Working in Hershey, Part 2
Finding work in Hershey was a simple matter during Milton Hershey’s lifetime. Hershey established a central employment bureau in 1915. From its inception until his retirement in 1962, it was managed by one man, John R. Zoll. This centralized system enabled Hershey to easily relocate employees from one division to another as needed. John Zoll was well known by all those seeking employment in Hershey. Mary Bonawitz, who was employed by the Hershey Chocolate Factory in 1934, remembered how she first got work in Hershey:
I was eighteen years of age and wanted to get out in the world, earn some money for myself, so I chose Hershey Chocolate Factory, and I never was sorry. Those times you didn’t go into the office. You stood outside the employment office and Mr. [John] Zoll would come out and he would pick you and would say, “You come in here.” And look over the crowd and, “You come in here.” That’s the way you got the job. Sometimes people stood outside for a week or more until they were picked. So I happened to be picked August 13th, and I worked there for thirty-two years.
Sometimes people didn’t really know or care where they worked, they simply wanted a job. George Booth attended Hershey Industrial School 1925-1937. After graduation he initially got a job in Lititz, PA, a town about 25 miles east of Hershey but the business soon went bankrupt. Unable to find work, he returned to Hershey in 1938 with hopes of finding something.
Booth: So I came down to Hershey and thought, “Well, the park’s open. Maybe I can get a summer job.” I came down, went down to the–as a matter of fact, I still have my application on the wall in the den, June 13, 1938. I applied for a job, not knowing where I was going to go. John Zoll was the employment manager at that time. He sent me up to Hershey Lumber Products to a B.S. Cornell. He hired me, as a clerk in the office–time cards, posting machine. They were doing a lot of construction at that time, Hershey was. Anyway, we finished. The summer came to an end, construction slowed down. October, November. Then I was sent down to the bank building.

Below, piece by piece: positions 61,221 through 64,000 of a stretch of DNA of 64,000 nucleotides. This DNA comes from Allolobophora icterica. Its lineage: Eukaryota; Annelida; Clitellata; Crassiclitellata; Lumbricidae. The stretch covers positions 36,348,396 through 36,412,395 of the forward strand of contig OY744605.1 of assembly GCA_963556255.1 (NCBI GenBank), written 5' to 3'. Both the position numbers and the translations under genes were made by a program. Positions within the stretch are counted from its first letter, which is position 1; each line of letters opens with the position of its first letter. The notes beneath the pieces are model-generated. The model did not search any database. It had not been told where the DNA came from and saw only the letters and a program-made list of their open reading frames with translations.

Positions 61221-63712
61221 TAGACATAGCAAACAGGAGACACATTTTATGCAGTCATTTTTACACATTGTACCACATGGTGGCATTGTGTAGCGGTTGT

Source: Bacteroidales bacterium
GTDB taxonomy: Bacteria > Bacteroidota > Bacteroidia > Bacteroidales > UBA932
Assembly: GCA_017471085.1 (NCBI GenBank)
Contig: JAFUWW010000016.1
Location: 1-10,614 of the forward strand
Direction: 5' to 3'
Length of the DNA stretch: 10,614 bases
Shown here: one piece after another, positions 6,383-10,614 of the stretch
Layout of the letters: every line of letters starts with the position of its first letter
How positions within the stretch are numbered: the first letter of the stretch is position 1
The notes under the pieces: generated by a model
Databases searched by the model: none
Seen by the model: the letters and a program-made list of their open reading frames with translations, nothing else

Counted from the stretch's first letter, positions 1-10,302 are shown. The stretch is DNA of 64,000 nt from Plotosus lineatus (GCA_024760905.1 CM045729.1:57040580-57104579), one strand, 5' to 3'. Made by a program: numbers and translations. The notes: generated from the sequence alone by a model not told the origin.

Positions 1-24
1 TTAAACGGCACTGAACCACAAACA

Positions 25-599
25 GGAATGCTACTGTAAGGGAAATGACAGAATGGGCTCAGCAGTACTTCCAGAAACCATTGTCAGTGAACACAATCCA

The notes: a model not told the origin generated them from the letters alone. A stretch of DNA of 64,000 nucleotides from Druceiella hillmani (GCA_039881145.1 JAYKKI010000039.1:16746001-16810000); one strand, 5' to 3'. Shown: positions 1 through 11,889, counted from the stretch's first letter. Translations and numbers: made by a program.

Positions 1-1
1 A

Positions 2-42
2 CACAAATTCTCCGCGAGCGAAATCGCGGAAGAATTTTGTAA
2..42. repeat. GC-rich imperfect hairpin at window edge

Question: Who sent you there?
Booth: I think Cornell told me they want me down there, and I was to report to Harry Spangler. I remember reporting to Harry Spangler. Harry Spangler was the comptroller at the time. He interviewed me and put me to work the same day. Our offices for Hershey Estates were on the second floor of the bank. So I became a clerk, bookkeeper, that sort of thing.